In updating the franchise for a new generation, King Features Syndicate has allowed the character to become computer animated courtesy of Mainframe Entertainment, which animated the most recent incarnation of Spider-Man. The newly 3-D sailor will also have a new theme song by Devo veteran Mark Mothersbaugh.

The episode was co-written by Paul Reiser ("Mad About You"), a lifelong Popeye fan.

In addition to the participation of Mothersbaugh and Reiser, the producers were able to attract acclaimed voice actor Billy West to play Popeye. West is best known for his multiple roles on "Futurama," but can also be heard on "Ren & Stimpy" and as the Red M&M.

He'll be joined by Oscar winner Kathy Bates, who lends her voice to the Sea Hag, who tries to prevent Popeye from reaching his father.

[Apparently last year's reports of Popeye's suicide death were greatly exaggerated. In fact, we exaggerated them right here in eXoNews. Gee, Popeye. Ed.]

By Borys Kit 

LOS ANGELES July 16, 2004 (Hollywood Reporter) - One of the oldest poems in English literature is being turned into a Hollywood movie. 

"Beowulf," the epic tale of man vs. monster, is set up at Warner Bros., and will be written by rookie scribe Matthew Sand, a former SoHo art dealer with a background in art history. 

Written in Old English and dating back to the eighth century, the blood-soaked poem tells the tale of Beowulf of the Geats, who is called to slay Grendel, a monster that is attacking a Danish kingdom. After defeating Grendel, Beowulf slays Grendel's mother and then clashes with a dragon. The poem is known to have been an influence on J.R.R. Tolkien, author of "The Lord of the Rings." 

"My take is that this is the first horror story," said Sand. "The first action stories included 'The Iliad' and 'Gilgamesh,' but this is the first time you had a creature coming out of the darkness and breaking into your home at night. It's the genesis of so many of the horror archetypes we see today."

Atlantis Rises

Vancouver July 15, 2004 (Sci Fi Wire) - Robert C. Cooper, executive producer of SCI FI Channel's upcoming original series Stargate Atlantis, told SCI FI Wire that the show will be more than simply a rehash of its predecessor series, Stargate SG-1.

"We want to appeal to the audience of SG-1, and we wanted to capitalize on what we feel has made SG-1 a success and made it this long-running show," Cooper said in an interview during a break in filming on the show's set outside Vancouver, B.C. "And yet we also wanted it to feel like it wasn't SG-2, that it's a new show."

Originally, Atlantis was designed to replace SG-1 once it left the air, Cooper said. "There was a plan to basically have SG-1 come to a close as a television series and maybe roll into a series of feature films, and have that be more of a passing of the baton into the new series," he said.

"But SCI FI asked us to do season eight [of SG-1] and season one of Atlantis at the same time. So that caused us to rethink the concept a little bit for the spinoff series, so that it would exist at the same time."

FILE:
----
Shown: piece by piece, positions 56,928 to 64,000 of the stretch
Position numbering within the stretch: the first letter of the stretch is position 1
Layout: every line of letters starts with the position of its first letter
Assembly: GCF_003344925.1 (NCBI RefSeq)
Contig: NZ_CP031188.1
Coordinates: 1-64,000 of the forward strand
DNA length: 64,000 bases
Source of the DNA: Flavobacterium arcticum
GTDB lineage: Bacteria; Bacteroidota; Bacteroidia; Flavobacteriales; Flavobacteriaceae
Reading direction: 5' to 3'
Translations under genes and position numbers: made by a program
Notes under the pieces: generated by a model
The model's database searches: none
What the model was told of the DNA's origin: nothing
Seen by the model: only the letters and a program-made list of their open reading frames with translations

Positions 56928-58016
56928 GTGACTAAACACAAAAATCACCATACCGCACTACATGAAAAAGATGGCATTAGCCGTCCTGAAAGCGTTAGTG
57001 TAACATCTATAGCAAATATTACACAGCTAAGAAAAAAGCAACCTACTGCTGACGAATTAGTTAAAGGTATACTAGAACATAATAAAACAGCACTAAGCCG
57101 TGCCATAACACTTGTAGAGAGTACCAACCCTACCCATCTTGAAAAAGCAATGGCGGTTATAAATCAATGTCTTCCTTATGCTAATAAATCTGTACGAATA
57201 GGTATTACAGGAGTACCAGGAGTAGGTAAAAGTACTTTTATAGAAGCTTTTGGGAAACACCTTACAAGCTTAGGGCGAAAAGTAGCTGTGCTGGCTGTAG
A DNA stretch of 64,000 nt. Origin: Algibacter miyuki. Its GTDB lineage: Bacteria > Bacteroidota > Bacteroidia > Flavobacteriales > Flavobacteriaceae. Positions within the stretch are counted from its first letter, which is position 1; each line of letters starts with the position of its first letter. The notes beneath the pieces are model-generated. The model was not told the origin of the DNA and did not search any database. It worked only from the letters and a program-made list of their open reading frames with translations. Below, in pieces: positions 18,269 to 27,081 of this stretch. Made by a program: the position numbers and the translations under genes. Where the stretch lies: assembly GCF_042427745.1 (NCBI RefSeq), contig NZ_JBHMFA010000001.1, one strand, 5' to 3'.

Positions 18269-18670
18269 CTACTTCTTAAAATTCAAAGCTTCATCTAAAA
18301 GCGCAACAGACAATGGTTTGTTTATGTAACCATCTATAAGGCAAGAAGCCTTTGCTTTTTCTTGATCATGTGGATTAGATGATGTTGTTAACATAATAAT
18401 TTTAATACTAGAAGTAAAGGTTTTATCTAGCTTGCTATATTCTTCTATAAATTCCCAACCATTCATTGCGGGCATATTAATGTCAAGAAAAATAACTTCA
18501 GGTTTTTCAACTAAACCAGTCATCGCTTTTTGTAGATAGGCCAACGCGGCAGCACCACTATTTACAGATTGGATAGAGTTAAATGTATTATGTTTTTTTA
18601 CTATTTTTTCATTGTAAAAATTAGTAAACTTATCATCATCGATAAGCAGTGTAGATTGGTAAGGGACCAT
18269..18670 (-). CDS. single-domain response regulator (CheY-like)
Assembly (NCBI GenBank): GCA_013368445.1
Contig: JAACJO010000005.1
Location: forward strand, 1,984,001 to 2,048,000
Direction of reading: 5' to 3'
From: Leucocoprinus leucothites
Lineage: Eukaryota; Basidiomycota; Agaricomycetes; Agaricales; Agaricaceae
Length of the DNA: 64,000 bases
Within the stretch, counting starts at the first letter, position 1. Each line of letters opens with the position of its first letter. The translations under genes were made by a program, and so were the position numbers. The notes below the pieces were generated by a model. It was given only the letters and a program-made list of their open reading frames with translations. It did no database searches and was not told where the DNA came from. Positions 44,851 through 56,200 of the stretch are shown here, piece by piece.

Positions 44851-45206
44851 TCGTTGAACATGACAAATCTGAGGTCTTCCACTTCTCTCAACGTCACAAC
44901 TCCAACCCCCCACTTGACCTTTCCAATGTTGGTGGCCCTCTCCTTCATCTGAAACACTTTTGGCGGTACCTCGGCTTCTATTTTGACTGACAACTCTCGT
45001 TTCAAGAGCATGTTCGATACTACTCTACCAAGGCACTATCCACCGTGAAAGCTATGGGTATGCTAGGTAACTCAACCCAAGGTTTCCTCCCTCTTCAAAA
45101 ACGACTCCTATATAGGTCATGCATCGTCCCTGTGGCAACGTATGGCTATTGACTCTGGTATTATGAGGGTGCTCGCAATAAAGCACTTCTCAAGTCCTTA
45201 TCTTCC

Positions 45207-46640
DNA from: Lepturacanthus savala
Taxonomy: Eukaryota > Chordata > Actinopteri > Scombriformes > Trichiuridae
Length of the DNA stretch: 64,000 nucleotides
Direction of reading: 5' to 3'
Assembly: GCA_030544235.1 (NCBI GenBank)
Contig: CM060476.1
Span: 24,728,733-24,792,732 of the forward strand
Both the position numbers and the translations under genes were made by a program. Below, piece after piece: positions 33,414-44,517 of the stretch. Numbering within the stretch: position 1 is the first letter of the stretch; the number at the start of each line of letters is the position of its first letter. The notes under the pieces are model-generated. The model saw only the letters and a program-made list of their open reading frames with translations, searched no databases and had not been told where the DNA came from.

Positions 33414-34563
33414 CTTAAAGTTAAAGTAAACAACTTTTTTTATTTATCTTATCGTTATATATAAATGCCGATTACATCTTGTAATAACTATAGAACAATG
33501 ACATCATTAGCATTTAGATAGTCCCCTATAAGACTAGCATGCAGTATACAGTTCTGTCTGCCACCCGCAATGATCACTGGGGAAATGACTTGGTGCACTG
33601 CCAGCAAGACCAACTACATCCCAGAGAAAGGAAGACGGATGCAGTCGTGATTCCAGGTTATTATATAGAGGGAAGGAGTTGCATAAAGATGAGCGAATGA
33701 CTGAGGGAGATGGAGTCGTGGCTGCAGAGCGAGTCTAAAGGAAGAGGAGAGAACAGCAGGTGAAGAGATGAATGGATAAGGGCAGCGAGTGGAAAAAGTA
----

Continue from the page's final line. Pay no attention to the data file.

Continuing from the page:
As a result, Cooper and his team of writers opted to ship the Atlantis team of explorers to the distant Pegasus galaxy, where they discover the lost city of Atlantis—but also find that they can't return to Earth.

"I think that made the spinoff series better, made it stand alone a little bit more," Cooper said. "We decided to set it in a different galaxy, which allowed us to kind of wipe the slate clean and meant that the new team of heroes wasn't going to be running into the same old enemies or crossing over … with SG-1. We didn't want people to wonder, 'Well, why isn't SG-1 coming to save the day?' … And there was also something about why hadn't we discovered where the lost city was? And the fact that it was moved to a whole other galaxy, and there's this other new frontier, so to speak: a whole new network of Stargates that you can't really connect … easily with from the network in our galaxy. And then coming up with a different enemy: That ultimately … set the tone for the show."

The new enemy is the Wraith.

"All of the planets we visit are cultures that are shaped by the Wraith and the context of having this enemy," Cooper said.

"In many ways, the tone of SG-1 was set by the fact that the Goa'uld had taken people from various times in Earth's history and transplanted them in other galaxies, and we kind of went around finding these little pockets of ancient culture.

"The cultures in the Pegasus galaxy are all being shaped by how they've dealt with the overriding presence of the Wraith." 

Stargate Atlantis premiered with a two-hour episode, "Rising," at 9 p.m. ET/PT on July 16. Reruns will be forthcoming, of course.

Official Stargate Atlantis -

Unofficial -

Enterprise Time Warp

LOS ANGELES July 14, 2004 ( "Star Trek" fans will be able to move on to their more exciting Friday night activities an hour early this fall, thanks to a small scheduling swap by UPN.

The netlet has moved new episodes of "Star Trek: Enterprise" up to 8 p.m. ET on Friday nights and slipped rebroadcasts of the third season of "America's Next Top Model" to the 9 p.m. slot.

UPN plans to acclimate Trekkies to the new time slot with summer rebroadcasts of "Enterprise" moving to 8 p.m. starting on Aug. 6. 

The 9 p.m. hour was populated by such testosterone-heavy shows as CBS' "JAG" and NBC's "Third Watch," as well as FOX's midseason addition "Jonny Zero," leaving 8 p.m. a more friendly home for "Enterprise." Similarly, the "Next Top Model" repeats could befit from the shift away from female-skewing offerings like "Joan of Arcadia" and "What I Like About You."